Antonio Caro, a Colombian artist whose work acerbically critiqued commercialism in his home country, has died at 71. Bogotá’s Casas Riegner gallery, which represents the artist, announced the news on social media, calling him “one of the talents most representative of Columbian art from the seventies to the present.” The Bogotá-based outlet the City Paper reported that he died of heart failure.
Caro is best known for his paintings riffing on the Coca-Cola logo, replacing the famed soda company’s name with the word “Colombia.” In these works, the looping letters are situated against monochromatic backgrounds, though in one painting owned by Tate in London, Caro sets the word against the colors of the Colombian flag, making the political context for the Coca-Cola pieces explicit. With paintings such as these, Caro showed that capitalism from the U.S. was effectively being imported into Colombia.
Many have included Caro in the history of conceptual art, which marked a turn away from aesthetics, toward ideas about what art is and that questioned its methods of presentation. He was included in the landmark 1999 show “Global Conceptualism” at the Queens Museum in New York, where his art was shown alongside works by Yves Klein, Jan Dibbets, Yoko Ono, Hélio Oiticica, the Hi-Red Center, and more.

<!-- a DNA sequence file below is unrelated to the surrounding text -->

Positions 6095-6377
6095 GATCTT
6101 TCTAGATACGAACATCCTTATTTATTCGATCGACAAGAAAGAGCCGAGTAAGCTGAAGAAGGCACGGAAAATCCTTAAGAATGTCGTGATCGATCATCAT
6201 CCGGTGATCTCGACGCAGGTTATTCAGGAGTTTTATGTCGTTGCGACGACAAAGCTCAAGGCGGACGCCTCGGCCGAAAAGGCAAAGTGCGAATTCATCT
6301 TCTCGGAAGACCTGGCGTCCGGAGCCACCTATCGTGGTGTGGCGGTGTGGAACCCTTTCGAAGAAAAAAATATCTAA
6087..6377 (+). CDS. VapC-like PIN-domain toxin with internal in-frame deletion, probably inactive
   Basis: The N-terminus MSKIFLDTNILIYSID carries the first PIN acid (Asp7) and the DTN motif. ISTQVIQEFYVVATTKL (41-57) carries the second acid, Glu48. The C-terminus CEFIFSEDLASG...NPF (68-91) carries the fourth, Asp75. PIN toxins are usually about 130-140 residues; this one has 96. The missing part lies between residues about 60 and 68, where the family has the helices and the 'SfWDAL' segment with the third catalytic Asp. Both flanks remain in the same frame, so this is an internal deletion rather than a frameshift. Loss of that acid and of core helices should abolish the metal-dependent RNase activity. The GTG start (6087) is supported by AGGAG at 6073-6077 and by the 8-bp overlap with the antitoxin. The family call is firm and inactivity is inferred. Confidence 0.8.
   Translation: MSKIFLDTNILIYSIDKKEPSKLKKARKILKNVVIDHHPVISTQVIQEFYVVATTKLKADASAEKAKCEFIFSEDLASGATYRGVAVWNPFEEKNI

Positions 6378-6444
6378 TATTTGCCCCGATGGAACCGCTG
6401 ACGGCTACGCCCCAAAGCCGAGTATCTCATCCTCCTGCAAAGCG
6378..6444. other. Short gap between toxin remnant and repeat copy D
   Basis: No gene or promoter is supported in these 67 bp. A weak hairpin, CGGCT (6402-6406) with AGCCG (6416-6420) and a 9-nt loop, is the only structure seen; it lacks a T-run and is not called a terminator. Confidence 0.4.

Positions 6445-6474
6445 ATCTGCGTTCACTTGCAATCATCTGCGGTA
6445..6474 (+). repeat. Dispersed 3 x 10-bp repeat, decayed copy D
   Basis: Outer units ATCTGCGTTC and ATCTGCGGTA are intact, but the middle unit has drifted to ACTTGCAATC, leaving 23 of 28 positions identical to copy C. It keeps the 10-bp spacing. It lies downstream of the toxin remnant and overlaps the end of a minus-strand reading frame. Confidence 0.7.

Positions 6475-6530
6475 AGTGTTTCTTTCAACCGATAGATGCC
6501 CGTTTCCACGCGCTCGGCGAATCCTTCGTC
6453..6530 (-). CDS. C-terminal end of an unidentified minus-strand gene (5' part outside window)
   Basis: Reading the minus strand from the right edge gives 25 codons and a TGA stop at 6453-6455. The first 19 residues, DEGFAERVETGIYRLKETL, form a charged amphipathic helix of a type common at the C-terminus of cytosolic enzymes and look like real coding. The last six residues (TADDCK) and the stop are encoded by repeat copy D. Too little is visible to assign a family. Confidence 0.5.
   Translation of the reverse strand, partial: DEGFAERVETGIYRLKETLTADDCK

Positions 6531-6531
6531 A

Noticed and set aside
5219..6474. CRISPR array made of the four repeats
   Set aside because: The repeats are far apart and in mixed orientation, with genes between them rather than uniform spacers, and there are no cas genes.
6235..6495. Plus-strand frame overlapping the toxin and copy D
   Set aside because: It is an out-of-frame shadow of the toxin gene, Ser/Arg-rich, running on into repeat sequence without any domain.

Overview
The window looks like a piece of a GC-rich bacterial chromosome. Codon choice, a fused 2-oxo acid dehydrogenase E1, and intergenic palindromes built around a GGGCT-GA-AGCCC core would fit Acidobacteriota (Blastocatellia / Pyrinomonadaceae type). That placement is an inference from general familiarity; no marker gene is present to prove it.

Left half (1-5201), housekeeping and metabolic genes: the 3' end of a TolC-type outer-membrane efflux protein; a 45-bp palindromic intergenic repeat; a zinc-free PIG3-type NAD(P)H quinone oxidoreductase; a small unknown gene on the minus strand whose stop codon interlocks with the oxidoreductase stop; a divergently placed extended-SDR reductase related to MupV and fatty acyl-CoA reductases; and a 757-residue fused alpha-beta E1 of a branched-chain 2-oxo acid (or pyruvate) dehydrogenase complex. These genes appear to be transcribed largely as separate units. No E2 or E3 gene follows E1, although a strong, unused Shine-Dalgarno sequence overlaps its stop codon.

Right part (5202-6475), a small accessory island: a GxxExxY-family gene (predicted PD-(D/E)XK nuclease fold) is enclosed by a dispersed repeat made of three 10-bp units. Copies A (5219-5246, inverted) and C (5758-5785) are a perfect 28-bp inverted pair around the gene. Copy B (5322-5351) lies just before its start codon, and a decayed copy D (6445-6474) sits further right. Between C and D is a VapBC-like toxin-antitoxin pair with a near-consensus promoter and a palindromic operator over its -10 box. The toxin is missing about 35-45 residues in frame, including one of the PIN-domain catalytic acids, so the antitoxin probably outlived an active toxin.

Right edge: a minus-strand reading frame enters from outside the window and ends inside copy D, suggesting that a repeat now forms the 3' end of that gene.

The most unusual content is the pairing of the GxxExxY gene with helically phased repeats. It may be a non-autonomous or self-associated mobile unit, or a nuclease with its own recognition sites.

Artist Luis Camnitzer, who acted as a lead curator on that exhibition, wrote in 1995 that Caro could be situated “within the artistic trend that since the 1960s is known as conceptualism. But he also fits within something broader and more important culturally. Caro is in a very particular way a visual guerrilla.”
Born in 1950 in Bogotá, where he was based for the entirety of his career, Caro was also known for works such as Aquí no cabe el arte (Art Does Not Fit Here), from 1972, in which he wrote the names of members of the Guahibo community and university students who were killed by police during protests.
“People think that art is something mystical, something outside of the everyday,” Caro once said. “There are people that assign it metaphysical, transcendental value. Not me. I think of art as a way of seeing.”